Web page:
Rep. Pramila Jayapal (D-Wash.) said on Sunday that the $1.5 trillion overall number proposed by Sen. Joe Manchin (D-W.Va.) for Democrats’ reconciliation bill is too low for the party to pass its major priorities, the latest in ongoing negotiations over the sweeping Build Back Better legislation.
The House Progressive Caucus chair spoke with Dana Bash on CNN’s “State of the Union,” where she talked about the past week of congressional sparring over the legislation from President Joe Biden and Democratic leaders that was proposed to allocate about $3.5 trillion over the next 10 years.
Because Democrats plan to use the reconciliation process to pass the bill, the Democratic caucus can pass it through the Senate with their simple majority of 50 senators plus Vice President Kamala Harris’ tie-breaking vote — but that requires all Democratic senators to be on board.
While most Democrats in Congress support the proposal, a select few conservative Democrats have publicly said the overall number is too high. Biden suggested to House Democrats on Friday they should consider a bill closer to $2 trillion, however Manchin ― who has political leverage due to the party’s slim majority in the Senate ― specifically said he would prefer the bill to shrink down to $1.5 trillion.
“Well, that’s not going to happen,” Jayapal told Bash. “Because that’s too small to get our priorities in. So, it’s going to be somewhere between 1.5 and 3.5. And I think the White House is working on that right now, because remember, what we want to deliver is child care, paid leave, climate change, housing.”
The congresswoman would not say whether she would support the $2.1 trillion number Biden floated, stressing that Democrats are focusing less on the package’s top-line number and more on which priorities must be included and which can be eliminated.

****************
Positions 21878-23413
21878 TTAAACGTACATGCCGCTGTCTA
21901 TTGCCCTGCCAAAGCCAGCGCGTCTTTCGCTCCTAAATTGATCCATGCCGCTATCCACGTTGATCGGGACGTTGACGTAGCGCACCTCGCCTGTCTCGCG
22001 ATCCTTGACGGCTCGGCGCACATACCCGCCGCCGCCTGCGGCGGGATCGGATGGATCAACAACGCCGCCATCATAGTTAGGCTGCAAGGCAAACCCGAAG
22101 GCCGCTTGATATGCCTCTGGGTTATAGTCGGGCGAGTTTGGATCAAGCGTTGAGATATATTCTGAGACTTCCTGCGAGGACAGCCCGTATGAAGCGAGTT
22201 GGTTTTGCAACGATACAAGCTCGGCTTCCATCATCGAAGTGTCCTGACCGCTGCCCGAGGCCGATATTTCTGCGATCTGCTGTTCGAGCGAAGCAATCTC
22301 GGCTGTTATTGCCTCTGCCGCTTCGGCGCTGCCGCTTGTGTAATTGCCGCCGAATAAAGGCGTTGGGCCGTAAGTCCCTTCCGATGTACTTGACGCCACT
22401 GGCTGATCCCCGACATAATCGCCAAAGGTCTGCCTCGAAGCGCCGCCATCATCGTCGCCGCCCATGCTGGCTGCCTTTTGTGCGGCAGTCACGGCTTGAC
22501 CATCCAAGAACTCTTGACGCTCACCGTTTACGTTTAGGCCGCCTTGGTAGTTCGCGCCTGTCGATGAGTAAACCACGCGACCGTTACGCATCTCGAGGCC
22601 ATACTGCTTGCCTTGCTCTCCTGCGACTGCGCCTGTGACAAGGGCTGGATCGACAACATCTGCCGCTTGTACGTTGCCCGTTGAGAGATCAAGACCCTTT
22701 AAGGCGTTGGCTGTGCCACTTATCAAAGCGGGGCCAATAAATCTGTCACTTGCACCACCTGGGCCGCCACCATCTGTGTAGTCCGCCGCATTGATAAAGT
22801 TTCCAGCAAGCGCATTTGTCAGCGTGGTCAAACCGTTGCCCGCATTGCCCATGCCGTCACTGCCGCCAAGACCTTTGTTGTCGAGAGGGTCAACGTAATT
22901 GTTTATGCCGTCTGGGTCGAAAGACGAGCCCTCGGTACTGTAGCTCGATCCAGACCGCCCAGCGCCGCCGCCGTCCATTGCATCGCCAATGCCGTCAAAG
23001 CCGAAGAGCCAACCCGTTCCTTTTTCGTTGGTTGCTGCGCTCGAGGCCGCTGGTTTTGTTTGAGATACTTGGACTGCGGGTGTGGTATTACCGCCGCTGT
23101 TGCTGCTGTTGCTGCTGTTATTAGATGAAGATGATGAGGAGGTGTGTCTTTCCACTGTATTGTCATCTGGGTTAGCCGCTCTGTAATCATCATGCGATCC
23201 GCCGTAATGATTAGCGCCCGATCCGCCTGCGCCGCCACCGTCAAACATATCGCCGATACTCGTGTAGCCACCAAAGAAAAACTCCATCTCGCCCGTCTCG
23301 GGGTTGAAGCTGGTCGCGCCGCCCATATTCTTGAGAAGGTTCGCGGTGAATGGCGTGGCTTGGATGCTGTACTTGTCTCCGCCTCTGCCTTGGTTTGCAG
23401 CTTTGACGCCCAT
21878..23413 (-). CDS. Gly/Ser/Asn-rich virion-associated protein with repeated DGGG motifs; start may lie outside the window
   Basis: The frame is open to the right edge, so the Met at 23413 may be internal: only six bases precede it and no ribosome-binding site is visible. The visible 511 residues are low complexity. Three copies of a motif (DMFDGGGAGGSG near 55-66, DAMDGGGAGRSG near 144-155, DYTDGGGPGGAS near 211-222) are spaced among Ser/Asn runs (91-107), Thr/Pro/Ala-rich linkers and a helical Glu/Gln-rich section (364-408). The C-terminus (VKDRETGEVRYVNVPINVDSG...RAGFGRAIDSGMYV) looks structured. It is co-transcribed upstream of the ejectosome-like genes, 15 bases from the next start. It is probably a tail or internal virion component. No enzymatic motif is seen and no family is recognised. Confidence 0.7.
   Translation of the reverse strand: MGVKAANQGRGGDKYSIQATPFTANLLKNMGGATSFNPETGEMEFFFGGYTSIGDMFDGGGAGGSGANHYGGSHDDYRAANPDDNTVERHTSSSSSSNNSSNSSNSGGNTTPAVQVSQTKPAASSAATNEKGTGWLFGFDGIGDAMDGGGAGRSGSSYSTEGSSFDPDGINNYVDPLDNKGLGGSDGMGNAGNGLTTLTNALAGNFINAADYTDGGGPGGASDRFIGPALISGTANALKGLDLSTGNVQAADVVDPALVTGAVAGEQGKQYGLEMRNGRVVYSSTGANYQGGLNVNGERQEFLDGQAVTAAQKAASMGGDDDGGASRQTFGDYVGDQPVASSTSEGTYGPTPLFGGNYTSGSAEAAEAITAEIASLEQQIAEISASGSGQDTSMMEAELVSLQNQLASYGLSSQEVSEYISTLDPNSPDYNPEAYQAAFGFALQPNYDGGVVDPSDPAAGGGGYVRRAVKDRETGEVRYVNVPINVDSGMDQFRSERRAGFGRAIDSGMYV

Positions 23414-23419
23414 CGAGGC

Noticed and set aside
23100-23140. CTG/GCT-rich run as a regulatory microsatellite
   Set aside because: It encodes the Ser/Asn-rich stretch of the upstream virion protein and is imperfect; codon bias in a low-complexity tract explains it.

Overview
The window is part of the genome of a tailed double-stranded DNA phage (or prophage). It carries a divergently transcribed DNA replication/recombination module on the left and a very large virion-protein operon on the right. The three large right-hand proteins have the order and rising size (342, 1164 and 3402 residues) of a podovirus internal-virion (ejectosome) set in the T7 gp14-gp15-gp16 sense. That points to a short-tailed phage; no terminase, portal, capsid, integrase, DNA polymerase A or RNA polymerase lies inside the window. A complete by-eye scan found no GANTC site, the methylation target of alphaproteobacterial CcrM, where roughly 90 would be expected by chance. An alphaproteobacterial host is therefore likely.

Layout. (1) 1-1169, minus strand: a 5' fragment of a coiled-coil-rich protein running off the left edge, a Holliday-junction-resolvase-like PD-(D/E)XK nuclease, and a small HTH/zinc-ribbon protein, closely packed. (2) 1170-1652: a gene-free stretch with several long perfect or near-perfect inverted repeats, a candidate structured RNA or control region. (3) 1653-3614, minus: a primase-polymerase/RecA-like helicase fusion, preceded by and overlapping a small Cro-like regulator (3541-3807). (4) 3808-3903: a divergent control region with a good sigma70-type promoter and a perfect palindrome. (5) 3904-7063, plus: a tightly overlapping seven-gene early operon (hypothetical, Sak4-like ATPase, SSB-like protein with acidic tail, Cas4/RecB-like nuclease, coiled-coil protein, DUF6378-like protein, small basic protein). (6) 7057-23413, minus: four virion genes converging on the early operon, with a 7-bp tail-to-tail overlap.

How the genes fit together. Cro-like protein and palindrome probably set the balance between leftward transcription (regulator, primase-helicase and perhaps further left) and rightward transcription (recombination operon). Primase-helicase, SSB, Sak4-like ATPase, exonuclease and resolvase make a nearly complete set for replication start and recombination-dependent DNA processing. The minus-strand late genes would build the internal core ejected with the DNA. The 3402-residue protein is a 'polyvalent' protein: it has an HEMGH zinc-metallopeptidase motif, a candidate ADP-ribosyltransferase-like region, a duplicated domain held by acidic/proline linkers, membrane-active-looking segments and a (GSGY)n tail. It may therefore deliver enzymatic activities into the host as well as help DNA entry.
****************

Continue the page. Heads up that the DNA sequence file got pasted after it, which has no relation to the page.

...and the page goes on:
“Our idea now is to look at how you make [priorities] funded for a little bit of a shorter time. And we’re also going through some of the smaller things that were in there just to see, what are those things and do they need to be in there as well?” she said. “That right there will probably cut out a decent amount, small things that were in there or things that we might be able to fund through an appropriations process.”
When asked if there are any non-negotiable priorities for Democrats that must be in the package for a 10-year period, Jayapal mentioned clean electricity standards “because it takes time to cut carbon emissions.”
Sen. Bernie Sanders (I-Vt.), who caucuses with Democrats, said Sunday that $2 trillion would not be enough, adding that $3.5 trillion should be the minimum for combating the climate crisis and transforming the country’s energy system away from fossil fuels but that “I accept that there’s gonna have to be give and take.”
“What the president has said is that there’s going to have to be some give and take, and I think that’s right,” the Senate Budget Committee chair told Jonathan Karl on ABC’s “This Week.” “What the president is saying is that what we are trying to do is for the working families of this country, for the children, for the elderly, we’re trying to pass the most consequential piece of legislation since the Great Depression, and he’s right, you know?”
Manchin has said that his reasoning for the lower overall number is because he wants “to make sure we pay for it” and does “not want to add more debt on.” Sanders said Sunday that he agrees with the West Virginia senator in wanting the bill to be paid for.
“In fact, that is exactly what we are going to do, and if it’s $3.5 trillion, we can pay for it because as everybody knows, we got some of the wealthiest people in this country who in a given year don’t pay a penny in federal income tax. Large corporations don’t pay a nickel in federal income tax,” Sanders said.
“So if Manchin wants to pay for it, I’m there. Let’s do it. And by the way, you could pay for it at $3.5 trillion, you could pay for it at $6 trillion. We have massive income and wealth inequality in this country.”
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